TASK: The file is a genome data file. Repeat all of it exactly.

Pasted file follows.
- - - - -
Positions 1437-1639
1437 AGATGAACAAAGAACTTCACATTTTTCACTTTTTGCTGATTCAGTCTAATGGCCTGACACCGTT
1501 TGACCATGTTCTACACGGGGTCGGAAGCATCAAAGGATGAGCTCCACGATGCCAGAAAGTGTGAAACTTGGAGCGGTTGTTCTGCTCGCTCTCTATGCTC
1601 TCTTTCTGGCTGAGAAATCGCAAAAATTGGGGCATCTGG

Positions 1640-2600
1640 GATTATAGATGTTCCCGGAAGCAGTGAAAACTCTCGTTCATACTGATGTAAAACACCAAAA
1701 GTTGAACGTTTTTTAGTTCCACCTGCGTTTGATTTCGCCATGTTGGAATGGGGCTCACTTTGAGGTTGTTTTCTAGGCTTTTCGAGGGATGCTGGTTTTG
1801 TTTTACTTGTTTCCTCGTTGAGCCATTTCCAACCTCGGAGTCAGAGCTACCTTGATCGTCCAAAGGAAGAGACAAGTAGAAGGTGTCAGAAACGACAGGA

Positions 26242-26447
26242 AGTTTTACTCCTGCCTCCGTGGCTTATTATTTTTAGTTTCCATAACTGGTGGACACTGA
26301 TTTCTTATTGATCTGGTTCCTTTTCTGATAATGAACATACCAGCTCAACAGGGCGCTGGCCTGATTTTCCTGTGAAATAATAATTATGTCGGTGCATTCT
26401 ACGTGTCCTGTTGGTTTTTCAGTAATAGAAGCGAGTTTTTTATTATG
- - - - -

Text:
Positions 1437-1639
1437 AGATGAACAAAGAACTTCACATTTTTCACTTTTTGCTGATTCAGTCTAATGGCCTGACACCGTT
1501 TGACCATGTTCTACACGGGGTCGGAAGCATCAAAGGATGAGCTCCACGATGCCAGAAAGTGTGAAACTTGGAGCGGTTGTTCTGCTCGCTCTCTATGCTC
1601 TCTTTCTGGCTGAGAAATCGCAAAAATTGGGGCATCTGG

Positions 1640-2600
1640 GATTATAGATGTTCCCGGAAGCAGTGAAAACTCTCGTTCATACTGATGTAAAACACCAAAA
1701 GTTGAACGTTTTTTAGTTCCACCTGCGTTTGATTTCGCCATGTTGGAATGGGGCTCACTTTGAGGTTGTTTTCTAGGCTTTTCGAGGGATGCTGGTTTTG
1801 TTTTACTTGTTTCCTCGTTGAGCCATTTCCAACCTCGGAGTCAGAGCTACCTTGATCGTCCAAAGGAAGAGACAAGTAGAAGGTGTCAGAAACGACAGGA

Positions 26242-26447
26242 AGTTTTACTCCTGCCTCCGTGGCTTATTATTTTTAGTTTCCATAACTGGTGGACACTGA
26301 TTTCTTATTGATCTGGTTCCTTTTCTGATAATGAACATACCAGCTCAACAGGGCGCTGGCCTGATTTTCCTGTGAAATAATAATTATGTCGGTGCATTCT
26401 ACGTGTCCTGTTGGTTTTTCAGTAATAGAAGCGAGTTTTTTATTATG